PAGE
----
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Langmuir. 2012 Sep 4;28(35):12851-60. doi: 10.1021/la302620t. Epub 2012 Aug 23.

Influence of cholesterol on the phase transition of lipid bilayers: a temperature-controlled force spectroscopy study.

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1
Institute for Bioengineering of Catalonia (IBEC), Baldiri i Reixac 15-21, 08028, Barcelona, Spain;

Abstract

Cholesterol (Chol) plays the essential function of regulating the physical properties of the cell membrane by controlling the lipid organization and phase behavior and, thus, managing the membrane fluidity and its mechanical strength. Here, we explore the model system DPPC:Chol by means of temperature-controlled atomic force microscopy (AFM) imaging and AFM-based force spectroscopy (AFM-FS) to assess the influence of Chol on the membrane ordering and stability. We analyze the system in a representative range of compositions up to 50 mol % Chol studying the phase evolution upon temperature increase (from room temperature to temperatures high above the T(m) of the DPPC bilayer) and the corresponding (nano)mechanical stability. By this means, we correlate the mechanical behavior and composition with the lateral order of each phase present in the bilayers. We prove that low Chol contents lead to a phase-segregated system, whereas high contents of Chol can give a homogeneous bilayer. In both cases, Chol enhances the mechanical stability of the membrane, and an extraordinarily stable system is observed for equimolar fractions (50 mol % Chol). In addition, even when no thermal transition is detected by the traditional bulk analysis techniques for liposomes with high Chol content (40 and 50 mol %), we demonstrate that temperature-controlled AFM-FS is capable of identifying a thermal transition for the supported lipid bilayers. Finally, our results validate the AFM-FS technique as an ideal platform to differentiate phase coexistence and transitions in lipid bilayers and bridge the gap between the results obtained by traditional methods for bulk analysis, the theoretical predictions, and the behavior of these systems at the nanoscale.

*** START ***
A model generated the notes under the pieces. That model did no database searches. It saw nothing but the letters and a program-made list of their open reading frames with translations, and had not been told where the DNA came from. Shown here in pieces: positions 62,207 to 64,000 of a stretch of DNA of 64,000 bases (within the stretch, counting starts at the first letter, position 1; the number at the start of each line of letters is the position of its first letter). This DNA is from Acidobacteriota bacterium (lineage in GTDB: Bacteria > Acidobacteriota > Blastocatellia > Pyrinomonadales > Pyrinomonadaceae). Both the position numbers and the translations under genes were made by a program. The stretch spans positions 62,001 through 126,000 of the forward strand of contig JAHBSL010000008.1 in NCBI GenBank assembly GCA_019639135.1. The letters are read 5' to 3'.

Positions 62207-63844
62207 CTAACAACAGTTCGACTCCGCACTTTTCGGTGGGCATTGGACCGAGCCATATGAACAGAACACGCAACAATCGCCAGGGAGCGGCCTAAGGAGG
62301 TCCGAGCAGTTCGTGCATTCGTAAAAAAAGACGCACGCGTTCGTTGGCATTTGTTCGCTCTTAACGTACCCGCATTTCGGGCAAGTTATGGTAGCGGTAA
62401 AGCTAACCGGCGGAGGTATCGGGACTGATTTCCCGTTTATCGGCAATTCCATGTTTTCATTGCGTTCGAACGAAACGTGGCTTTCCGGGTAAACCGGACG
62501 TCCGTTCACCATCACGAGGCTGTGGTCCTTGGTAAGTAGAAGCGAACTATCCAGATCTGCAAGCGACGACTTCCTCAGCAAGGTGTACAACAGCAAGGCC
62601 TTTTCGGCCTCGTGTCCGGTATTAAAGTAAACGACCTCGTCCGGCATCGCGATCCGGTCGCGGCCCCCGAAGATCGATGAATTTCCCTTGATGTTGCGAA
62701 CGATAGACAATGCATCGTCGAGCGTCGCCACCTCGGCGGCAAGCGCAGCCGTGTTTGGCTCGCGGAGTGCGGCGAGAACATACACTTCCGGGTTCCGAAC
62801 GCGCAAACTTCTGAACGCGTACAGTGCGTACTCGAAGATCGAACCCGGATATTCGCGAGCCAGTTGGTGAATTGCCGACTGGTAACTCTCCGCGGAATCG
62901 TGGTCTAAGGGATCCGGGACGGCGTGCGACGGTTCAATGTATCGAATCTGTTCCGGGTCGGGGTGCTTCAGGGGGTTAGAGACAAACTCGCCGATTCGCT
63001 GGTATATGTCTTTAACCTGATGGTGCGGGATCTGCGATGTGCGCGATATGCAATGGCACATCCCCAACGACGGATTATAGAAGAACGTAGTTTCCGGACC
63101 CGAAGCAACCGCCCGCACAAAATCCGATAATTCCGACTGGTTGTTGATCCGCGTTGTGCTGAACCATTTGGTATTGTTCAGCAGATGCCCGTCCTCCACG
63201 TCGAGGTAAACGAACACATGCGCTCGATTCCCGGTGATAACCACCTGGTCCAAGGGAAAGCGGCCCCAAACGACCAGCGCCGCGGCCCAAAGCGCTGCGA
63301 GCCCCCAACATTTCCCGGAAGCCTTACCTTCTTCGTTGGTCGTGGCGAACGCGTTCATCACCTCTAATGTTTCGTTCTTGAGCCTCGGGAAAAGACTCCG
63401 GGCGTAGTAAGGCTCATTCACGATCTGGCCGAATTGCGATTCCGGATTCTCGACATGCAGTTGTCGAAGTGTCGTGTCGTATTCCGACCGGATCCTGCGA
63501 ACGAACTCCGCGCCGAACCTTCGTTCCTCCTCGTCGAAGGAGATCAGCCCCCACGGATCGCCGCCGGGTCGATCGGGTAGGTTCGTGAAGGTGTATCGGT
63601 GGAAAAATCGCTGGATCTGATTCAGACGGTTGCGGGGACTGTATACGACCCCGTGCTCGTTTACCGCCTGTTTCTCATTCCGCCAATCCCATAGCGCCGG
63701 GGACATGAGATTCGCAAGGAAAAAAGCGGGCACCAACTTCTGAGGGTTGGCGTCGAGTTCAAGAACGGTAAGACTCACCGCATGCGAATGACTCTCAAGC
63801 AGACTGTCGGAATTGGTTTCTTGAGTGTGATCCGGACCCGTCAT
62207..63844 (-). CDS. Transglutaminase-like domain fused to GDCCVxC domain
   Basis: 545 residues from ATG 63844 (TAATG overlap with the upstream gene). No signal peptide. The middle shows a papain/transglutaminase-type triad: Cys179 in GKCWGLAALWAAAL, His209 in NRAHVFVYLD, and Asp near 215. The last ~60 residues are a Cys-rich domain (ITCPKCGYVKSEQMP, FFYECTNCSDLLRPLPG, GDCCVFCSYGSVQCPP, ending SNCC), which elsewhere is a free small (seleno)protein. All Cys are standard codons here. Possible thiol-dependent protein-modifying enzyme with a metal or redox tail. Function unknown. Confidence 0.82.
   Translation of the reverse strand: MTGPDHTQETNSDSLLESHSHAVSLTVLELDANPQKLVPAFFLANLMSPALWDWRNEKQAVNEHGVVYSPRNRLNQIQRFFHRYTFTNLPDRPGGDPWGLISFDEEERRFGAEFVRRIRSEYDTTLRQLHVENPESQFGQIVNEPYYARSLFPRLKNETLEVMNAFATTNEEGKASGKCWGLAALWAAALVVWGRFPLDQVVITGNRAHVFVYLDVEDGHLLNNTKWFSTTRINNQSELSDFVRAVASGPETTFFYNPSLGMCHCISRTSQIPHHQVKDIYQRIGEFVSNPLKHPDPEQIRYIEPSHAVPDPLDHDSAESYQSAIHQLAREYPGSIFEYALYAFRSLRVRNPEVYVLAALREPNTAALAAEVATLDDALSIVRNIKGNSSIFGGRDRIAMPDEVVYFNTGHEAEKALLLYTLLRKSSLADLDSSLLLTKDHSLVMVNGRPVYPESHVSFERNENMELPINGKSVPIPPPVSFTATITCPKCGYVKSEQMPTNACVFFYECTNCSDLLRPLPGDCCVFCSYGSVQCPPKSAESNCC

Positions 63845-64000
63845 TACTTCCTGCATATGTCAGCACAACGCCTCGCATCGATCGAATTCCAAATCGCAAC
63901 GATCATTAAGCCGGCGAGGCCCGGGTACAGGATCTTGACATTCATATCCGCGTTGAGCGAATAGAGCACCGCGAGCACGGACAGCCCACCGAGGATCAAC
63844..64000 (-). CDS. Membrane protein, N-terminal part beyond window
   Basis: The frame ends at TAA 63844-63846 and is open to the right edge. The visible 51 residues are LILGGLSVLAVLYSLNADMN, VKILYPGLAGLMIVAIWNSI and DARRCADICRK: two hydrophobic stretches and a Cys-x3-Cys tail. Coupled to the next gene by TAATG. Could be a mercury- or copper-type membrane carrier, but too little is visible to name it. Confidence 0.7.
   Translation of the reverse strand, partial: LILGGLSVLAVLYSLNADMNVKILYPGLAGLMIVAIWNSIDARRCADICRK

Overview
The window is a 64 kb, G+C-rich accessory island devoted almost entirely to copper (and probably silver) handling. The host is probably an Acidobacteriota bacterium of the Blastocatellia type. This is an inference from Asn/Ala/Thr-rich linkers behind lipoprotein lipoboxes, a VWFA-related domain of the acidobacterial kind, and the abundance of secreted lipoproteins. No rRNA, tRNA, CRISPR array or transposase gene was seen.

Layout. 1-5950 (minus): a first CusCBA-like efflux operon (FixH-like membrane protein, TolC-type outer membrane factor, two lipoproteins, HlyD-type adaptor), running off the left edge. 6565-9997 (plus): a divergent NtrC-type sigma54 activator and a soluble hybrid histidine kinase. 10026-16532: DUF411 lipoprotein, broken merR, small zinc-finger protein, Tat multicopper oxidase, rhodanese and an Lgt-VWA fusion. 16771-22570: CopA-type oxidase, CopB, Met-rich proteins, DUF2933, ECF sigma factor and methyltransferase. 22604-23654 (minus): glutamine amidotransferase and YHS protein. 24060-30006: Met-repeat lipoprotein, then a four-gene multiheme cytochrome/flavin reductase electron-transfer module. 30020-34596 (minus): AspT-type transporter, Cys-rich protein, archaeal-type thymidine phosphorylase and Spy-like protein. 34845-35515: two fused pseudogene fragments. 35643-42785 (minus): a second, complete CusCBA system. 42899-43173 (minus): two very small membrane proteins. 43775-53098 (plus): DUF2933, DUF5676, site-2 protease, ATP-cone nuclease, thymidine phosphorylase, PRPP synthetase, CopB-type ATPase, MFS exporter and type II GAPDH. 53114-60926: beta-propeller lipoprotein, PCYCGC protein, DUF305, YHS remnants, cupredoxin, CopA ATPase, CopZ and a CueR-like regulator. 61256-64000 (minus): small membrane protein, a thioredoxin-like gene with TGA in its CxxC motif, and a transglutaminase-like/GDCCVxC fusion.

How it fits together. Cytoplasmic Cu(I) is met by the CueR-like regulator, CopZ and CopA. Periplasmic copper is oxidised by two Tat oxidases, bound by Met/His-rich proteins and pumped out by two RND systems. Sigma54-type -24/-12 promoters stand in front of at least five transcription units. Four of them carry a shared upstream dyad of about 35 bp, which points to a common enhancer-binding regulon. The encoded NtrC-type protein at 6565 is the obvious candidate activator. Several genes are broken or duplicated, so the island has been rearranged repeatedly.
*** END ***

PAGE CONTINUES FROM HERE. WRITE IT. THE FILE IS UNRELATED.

PMID:
22873775
DOI:
10.1021/la302620t
[Indexed for MEDLINE]
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